Incident Generator: This enables the creation of real-time correlative analysis of attacks on the network. This should provide the type of incident that has occurred and when it has occurred.
Report Generators: To generate various security reports for the management and further analysis. It should have the capability of generating reports automatically as well e-mailing them to individuals.
System Configuration Tools: Provides all the system configuration features. Setting polices, profiles, responses to attacks, sensor mode of operation, user created profiles, baseline scheduling, defining user roles and responsibilities, sending alerts to central network management console, and other sensor level configurations. It should also have the capabilities to send alerts to the central network management console and alerting administrators through triggering cell phone calls and SMS services.
Signature Update Server
Logging capabilities: Should support logging related to intrusion detection, incidents, and other system-related information and should be able to categorize the severity, the impact, and the priority of the intrusions and provide information regarding the prevention actions it has taken. The system architecture should have capabilities to store logs both locally and at a central repository and should have the capability to synchronize time with Network Time Protocol.
Detection Capabilities: Should have broad and extensive detection capabilities; up-to-date threat signatures; the flexibility of customization and fine tuning of the baseline profiles and user-defined profiles to improve detection capabilities; the capabilities to set threshold limits to minimize false positives; and be able to block a connection after a set of failed connection time (retries).
Code viewing and editing capabilities: Technologies should support viewing the virus code or threat code to understand the nature of the threat. This helps in writing a customized signature locally.
Prevention Capabilities: It should have the flexibility to configure prevention capability for each type of attacks. It should support recommendation for prevention for certain unknown attacks and DoS attacks. This helps the administrator to fine tune the policy and reconfigure the sensors.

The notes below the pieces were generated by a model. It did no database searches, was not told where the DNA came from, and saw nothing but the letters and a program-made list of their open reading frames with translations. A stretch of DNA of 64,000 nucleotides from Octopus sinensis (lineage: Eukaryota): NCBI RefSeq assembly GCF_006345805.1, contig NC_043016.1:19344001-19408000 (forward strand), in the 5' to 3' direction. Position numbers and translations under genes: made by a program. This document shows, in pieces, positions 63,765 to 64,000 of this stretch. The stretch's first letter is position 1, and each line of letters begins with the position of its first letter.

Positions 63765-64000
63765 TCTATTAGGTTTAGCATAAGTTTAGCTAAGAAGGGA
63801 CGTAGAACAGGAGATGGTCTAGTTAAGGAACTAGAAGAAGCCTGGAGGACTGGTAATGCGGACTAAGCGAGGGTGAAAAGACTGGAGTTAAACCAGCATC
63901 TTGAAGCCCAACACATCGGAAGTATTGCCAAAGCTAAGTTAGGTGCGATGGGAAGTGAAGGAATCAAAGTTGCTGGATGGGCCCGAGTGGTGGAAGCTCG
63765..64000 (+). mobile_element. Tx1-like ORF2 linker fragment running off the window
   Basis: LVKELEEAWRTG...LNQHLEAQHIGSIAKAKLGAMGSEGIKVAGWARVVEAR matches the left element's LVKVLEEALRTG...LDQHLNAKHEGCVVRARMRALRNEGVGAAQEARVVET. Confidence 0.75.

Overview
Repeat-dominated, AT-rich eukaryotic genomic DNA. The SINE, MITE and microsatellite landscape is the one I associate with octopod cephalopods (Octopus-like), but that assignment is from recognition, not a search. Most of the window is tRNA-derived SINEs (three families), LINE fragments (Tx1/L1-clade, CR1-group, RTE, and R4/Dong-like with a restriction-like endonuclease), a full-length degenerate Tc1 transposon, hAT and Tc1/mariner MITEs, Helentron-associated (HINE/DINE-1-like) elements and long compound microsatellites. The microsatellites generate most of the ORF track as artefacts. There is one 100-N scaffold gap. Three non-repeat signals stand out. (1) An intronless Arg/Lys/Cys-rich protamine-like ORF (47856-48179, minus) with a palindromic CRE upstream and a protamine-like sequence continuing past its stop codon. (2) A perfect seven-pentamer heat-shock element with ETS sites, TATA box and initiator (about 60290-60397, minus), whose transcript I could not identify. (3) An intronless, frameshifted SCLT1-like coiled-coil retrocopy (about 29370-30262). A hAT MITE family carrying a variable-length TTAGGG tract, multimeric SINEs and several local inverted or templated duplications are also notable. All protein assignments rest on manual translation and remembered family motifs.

Attack types Detected by IDS
Attacks Detection by IDS/IPS
Shellcode in password
Too many strange IP fragments
Too much UDP than TCP
Many HTTP requests than responses
Anomaly (Unknown attacks)
TCP SYN Flood attack
TCP or UDP Flood
Ping of Death
Denial Of Service (DOS)
Distributed Denial Of Service (DDoS)
IP fragmentation overlap, options, etc.
TCP segmentation overlap, options usage
All checksum/length consistency
Transport layer reconnaissance and attacks
DNS request – Illegal field value and combinations
HTTP, SNMP, SMTP – Illegal use of commands
Unusually short or long field lengths
Unknown protocol port numbers – Gnutella on port 80, HTTP on port 89
SQL Injection Attack
Telnet/FTP escape sequence attacks
Application protocol anomaly
Port scan/Network Scan
Responses by IDPS to the Intrusions
Block or Deny the packet: When the next packet arrives from the same source, IDPS can simply block that particular user’s data packets entering the network by automatically configuring the sensor to “block.” The intended bad packet never reaches the destination and it is blocked at the entrance itself.
Reset connection : Reset the session when the next packet arrives from the same source. Close the session of the intrusion source. The goal is to terminate the attack before it succeeds. When the attack is detected, RESET connection instructions should be sent to the host in the trusted network. Unfortunately, if the RESET packets are not received in time by the host in the trusted network, then the attacker may succeed. RESET is applicable only for TCP packets and cannot be used for UDP or ICMP packets.
Dropping the packet: Completely drop the packet with intrusions. As soon as the intrusion is detected, identify the source and automatically configure the sensor to drop the packet from that source. The bad packets never reach the intended destination.
Reconfigure firewall: Depending on the type of deployment and where the sensor is deployed, as soon as the intrusion is detected, IDPS can instruct the firewall next to it to change the “Access rules/policies” to deny the packet from the intrusion source, thus preventing any attackers from succeeding.
Intrusion Prevention: During in-line mode, the sensors are in prevention mode either by blocking the traffic or dropping the packets in case of intrusion, thus preventing malicious packets reaching their intended destination. The sensors can be configured for countermeasures such as reset connection, reconfigure firewall, or block the traffic as soon as they detect any intrusions by mediating the traffic flow.